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What is the Gregorian calendar

Many of us must have noticed that often the dates of birth or death of famous personalities that occurred before 1918 are indicated in double format: in the old and new style. This discrepancy is caused by the adoption of the Gregorian calendar. Let’s figure out what it is.

History of the Gregorian calendar

Time is a rather ambiguous system that requires constant correction. So, for example, even before our era in Ancient Rome, a leap year was invented, which, by introducing an additional day in the year, evened out the difference between the accepted time and the astronomical one. The astronomical year according to the Roman calendar is 365 days and 6 hours. Thus, a correction was required every 4 years. This calendar was called Julian and acted everywhere.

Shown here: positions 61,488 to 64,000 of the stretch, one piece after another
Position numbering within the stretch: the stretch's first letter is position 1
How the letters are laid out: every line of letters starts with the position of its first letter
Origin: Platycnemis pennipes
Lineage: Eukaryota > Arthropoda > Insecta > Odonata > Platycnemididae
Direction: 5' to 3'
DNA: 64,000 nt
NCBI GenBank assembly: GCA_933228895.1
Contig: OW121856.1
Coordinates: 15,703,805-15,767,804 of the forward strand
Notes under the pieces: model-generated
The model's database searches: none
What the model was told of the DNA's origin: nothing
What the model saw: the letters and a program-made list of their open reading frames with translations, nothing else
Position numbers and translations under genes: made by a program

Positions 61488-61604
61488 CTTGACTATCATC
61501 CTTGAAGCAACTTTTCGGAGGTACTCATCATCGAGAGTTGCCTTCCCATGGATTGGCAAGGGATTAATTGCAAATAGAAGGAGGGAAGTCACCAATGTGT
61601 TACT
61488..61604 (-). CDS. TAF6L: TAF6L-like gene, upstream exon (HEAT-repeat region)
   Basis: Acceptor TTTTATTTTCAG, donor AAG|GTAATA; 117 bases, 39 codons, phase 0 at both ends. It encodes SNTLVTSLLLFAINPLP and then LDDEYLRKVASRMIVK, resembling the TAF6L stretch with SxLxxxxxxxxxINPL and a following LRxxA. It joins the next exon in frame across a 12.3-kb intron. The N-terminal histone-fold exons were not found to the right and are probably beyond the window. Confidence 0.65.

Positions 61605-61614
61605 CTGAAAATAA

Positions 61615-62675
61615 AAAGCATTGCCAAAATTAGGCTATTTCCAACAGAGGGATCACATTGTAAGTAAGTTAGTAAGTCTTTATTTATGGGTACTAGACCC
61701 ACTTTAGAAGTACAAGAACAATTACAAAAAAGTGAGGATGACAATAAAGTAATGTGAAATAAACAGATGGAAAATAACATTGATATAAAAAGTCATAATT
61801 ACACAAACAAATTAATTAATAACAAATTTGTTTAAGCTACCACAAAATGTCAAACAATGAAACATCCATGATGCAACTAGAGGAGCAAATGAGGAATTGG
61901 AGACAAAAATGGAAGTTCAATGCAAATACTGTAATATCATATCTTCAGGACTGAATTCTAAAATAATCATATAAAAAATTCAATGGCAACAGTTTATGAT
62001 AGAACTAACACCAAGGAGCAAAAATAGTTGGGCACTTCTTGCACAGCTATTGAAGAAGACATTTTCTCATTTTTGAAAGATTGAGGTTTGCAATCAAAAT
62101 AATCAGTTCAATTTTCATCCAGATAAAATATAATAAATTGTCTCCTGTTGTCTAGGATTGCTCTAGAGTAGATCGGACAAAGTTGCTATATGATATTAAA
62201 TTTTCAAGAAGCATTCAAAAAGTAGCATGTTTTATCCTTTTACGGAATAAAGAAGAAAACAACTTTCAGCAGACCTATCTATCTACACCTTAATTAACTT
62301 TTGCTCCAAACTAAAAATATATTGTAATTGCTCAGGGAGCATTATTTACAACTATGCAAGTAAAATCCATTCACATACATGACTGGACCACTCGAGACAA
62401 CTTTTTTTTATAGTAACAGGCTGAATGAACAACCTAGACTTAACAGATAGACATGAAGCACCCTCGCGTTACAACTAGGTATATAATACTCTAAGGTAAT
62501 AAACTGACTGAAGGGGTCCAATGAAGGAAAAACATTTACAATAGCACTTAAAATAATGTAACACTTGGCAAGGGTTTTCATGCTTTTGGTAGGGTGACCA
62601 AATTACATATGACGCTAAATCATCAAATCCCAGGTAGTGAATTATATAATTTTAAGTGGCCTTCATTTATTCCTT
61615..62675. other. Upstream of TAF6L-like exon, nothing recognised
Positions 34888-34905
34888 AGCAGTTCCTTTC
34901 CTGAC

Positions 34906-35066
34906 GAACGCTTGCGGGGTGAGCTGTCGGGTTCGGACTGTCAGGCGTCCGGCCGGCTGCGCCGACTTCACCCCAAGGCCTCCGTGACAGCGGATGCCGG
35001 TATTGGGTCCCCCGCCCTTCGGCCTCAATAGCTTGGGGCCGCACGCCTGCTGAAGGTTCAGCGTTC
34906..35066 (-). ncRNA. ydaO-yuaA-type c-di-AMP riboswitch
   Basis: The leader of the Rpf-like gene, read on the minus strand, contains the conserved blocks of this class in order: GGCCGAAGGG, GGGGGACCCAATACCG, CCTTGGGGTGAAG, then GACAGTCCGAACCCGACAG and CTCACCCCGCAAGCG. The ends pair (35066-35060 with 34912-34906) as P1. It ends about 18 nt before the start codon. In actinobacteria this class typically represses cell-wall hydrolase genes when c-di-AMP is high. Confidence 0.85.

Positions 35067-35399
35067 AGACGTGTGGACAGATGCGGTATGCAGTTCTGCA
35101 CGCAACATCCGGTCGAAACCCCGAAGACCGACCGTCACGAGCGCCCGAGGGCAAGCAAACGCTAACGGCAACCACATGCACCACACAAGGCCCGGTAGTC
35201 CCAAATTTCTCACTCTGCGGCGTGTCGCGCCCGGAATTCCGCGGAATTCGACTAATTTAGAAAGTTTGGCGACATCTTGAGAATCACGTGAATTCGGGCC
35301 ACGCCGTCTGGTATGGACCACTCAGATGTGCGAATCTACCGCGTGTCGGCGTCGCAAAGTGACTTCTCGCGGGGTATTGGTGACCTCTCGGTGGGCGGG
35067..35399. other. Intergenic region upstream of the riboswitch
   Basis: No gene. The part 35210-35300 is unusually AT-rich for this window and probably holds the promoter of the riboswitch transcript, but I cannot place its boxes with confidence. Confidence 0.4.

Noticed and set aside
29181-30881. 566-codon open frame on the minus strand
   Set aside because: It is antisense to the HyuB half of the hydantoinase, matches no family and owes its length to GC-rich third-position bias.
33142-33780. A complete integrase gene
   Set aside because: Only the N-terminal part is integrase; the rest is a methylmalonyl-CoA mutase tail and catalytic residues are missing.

Another concept that you need to know to understand the need for the introduction of the Gregorian calendar is the tropical year. This is the name of the time between the two equinoxes. The tropical year was 365 days, 5 hours and 49 minutes, that is, 11 minutes “behind” the Julian calendar. It would seem that the difference is small, but every 128 years it increased by a day and once reached 11 days. The vernal equinox also shifted and once began to seriously affect the date of the celebration of Easter. When the Christian and Jewish Easters separated from each other by a critical time distance, Pope Gregory XIII intervened.

The head of the Catholic Church in 1582 made a strong-willed decision - to change the calendar. After October 4, in 1582, October 15 came immediately in Portugal, Spain, Italy, Poland, and Lithuania. The transition from one calendar to another lasted almost 5 centuries.

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